Later that afternoon, I stopped by the ICU to make sure Mr. Jones was settled in and to see if his condition had improved. He was sitting up in bed watching a movie, seemingly unperturbed by the sequence of recent events. I took a seat and asked how he was feeling. Other than his mouth feeling sore, he told me, he felt fine. I told him that he seemed unusually comfortable with being diagnosed with type 2 diabetes, especially considering how young he was.  This was his response to me, “I knew I was going to get it. I really thought I would get it sooner. Diabetes runs in my family—we all have it. Some of my uncles have gotten legs cut off, and I have a cousin that went blind from it. I guess I’m headed that way too.”

We had a lengthy discussion, all of which I don’t have time to share here. However in the brief time we have remaining, I’d like to stop here to point out 2 powerful lessons we can learn from Mr. Jones:

1. The Power of Creative Visualization—Ever since Mr. Jones was a child, he was presented with illness as the norm. He watched as some of the most powerful people in his life spent time in hospitals, got limbs chopped off, came down with severe infections, lost their sight, and eventually died. This was his reality. Therefore when he envisioned his future, this was the model into which he projected himself.  This was the life he inadvertently chose—living life as a chronically ill adult, virtually powerless and at the mercy of this disease that he “inherited” from his ancestors. He was simply following his family’s legacy. When he became an adult, he remained unwittingly complicit in this programming.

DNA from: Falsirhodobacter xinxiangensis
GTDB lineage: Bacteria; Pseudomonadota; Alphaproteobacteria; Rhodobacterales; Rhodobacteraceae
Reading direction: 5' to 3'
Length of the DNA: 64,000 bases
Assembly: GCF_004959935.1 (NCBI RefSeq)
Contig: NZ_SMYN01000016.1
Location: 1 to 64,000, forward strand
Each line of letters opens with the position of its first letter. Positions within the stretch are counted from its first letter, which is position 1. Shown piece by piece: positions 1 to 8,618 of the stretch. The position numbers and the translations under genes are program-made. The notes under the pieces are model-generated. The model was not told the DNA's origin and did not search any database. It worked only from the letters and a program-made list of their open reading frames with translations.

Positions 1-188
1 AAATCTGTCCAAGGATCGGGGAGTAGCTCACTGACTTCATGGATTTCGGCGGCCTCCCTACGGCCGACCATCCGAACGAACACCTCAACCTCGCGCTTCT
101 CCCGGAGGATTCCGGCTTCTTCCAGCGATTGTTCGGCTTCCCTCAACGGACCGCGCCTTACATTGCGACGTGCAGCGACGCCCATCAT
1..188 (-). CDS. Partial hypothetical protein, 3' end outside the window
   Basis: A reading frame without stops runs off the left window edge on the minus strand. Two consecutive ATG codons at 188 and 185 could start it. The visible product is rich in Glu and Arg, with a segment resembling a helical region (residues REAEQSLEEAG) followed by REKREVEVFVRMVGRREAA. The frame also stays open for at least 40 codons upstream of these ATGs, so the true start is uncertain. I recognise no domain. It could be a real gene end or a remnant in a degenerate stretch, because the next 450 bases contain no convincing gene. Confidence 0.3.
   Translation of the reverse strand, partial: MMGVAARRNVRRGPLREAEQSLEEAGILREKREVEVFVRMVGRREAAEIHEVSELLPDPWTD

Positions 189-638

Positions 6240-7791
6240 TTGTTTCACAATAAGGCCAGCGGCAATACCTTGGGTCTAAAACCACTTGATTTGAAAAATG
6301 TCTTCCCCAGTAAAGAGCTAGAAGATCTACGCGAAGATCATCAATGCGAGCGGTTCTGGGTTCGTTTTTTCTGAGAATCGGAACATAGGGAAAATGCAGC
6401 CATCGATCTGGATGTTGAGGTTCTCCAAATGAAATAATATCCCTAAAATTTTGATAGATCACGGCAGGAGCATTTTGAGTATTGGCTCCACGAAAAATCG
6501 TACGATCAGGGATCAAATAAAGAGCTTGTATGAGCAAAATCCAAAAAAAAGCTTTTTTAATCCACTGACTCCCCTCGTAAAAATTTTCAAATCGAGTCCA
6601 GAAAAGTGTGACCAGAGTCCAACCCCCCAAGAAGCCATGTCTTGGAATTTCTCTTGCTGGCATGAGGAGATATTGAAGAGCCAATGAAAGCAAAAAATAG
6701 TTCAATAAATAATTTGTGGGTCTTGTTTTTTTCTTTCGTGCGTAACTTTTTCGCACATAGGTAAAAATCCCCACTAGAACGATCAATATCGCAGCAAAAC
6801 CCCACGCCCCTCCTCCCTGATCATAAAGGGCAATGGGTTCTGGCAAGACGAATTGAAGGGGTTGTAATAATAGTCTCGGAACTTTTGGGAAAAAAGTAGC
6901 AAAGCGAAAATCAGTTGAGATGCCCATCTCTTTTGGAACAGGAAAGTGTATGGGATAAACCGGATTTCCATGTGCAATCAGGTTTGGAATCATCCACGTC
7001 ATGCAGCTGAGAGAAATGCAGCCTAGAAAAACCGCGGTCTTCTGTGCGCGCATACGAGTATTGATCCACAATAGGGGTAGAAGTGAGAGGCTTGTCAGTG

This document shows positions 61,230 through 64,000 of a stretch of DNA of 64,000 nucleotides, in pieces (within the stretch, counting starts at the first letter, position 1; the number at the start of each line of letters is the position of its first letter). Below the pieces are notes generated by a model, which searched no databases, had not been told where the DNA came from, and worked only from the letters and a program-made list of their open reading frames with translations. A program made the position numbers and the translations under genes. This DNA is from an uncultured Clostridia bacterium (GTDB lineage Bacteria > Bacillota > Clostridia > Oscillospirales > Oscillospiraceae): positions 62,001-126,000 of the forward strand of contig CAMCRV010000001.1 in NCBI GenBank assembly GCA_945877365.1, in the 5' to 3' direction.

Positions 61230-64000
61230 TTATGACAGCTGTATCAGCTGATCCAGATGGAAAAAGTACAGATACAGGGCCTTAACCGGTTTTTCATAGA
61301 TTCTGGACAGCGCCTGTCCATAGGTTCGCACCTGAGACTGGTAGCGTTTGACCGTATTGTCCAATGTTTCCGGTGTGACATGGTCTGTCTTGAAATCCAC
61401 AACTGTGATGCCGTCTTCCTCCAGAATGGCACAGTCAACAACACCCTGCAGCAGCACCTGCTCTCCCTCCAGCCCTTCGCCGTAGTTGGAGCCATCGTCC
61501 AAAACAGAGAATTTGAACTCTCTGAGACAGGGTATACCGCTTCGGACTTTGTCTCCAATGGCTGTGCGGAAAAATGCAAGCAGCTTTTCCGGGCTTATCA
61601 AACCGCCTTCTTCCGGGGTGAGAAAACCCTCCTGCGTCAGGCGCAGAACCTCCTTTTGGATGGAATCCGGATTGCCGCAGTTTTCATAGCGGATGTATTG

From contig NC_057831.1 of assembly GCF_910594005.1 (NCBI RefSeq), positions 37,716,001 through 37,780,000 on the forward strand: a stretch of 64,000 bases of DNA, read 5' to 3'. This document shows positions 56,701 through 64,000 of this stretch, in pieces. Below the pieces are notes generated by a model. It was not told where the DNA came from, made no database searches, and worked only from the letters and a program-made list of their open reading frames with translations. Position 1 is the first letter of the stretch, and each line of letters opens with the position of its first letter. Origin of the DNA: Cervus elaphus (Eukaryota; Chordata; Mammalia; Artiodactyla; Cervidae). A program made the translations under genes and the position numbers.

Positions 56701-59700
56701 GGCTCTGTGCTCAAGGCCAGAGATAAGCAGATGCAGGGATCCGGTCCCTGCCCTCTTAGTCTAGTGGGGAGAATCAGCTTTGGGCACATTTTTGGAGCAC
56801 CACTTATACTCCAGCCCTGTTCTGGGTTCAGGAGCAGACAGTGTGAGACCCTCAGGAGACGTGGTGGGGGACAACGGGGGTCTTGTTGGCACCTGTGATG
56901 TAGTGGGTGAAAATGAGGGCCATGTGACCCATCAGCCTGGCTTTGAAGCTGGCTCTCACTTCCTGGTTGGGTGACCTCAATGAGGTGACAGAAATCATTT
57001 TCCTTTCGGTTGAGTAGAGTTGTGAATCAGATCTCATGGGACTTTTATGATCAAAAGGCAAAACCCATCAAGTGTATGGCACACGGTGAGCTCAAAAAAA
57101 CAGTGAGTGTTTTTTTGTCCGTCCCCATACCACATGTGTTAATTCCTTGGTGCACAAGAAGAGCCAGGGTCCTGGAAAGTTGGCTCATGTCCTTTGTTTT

Here’s my first point: (Finally! Yeah I know…) Although it is definitely the case that our unconscious minds, the true driving force behind our behaviors, are programmed from the time we land on this earth, we can now make a conscious choice to change this.  Sometimes the programming was so powerful that people never learn this important lesson. You can change your programming.  

2. The Power of Habit—Type 2 diabetes does tend to run in families. There is absolutely a genetic basis for this. You know what else tends to run in families even more strongly? HABITS.  Many people get what their parents got because they do what their parents did.  They take on the same behaviors. They eat the same foods, surround themselves with the same types of people, and have similar levels of physical and mental activity.  This is a type of inheritance that we often ignore in conversations about illness.

Here’s my second point: Make sure that you are consciously choosing your behaviors. If not, start now. The first step is always awareness. Simply choose to become more aware of how you make your choices. Are you choosing your behaviors, or have they been chosen for you?  This is extremely important because it affects not only the trajectory of your life, but that of your children lives as well. They are in trance, being programmed by your habits. Savor that thought.

See you next week!

Cool Links: Here’s a link to a blog post in which I give more detail about reprogramming your unconscious mind—

Here’s a link to an article my colleague Deepu George and I wrote in a publication of the American Psychological Association, reframing health behavior as a ritual honoring tradition—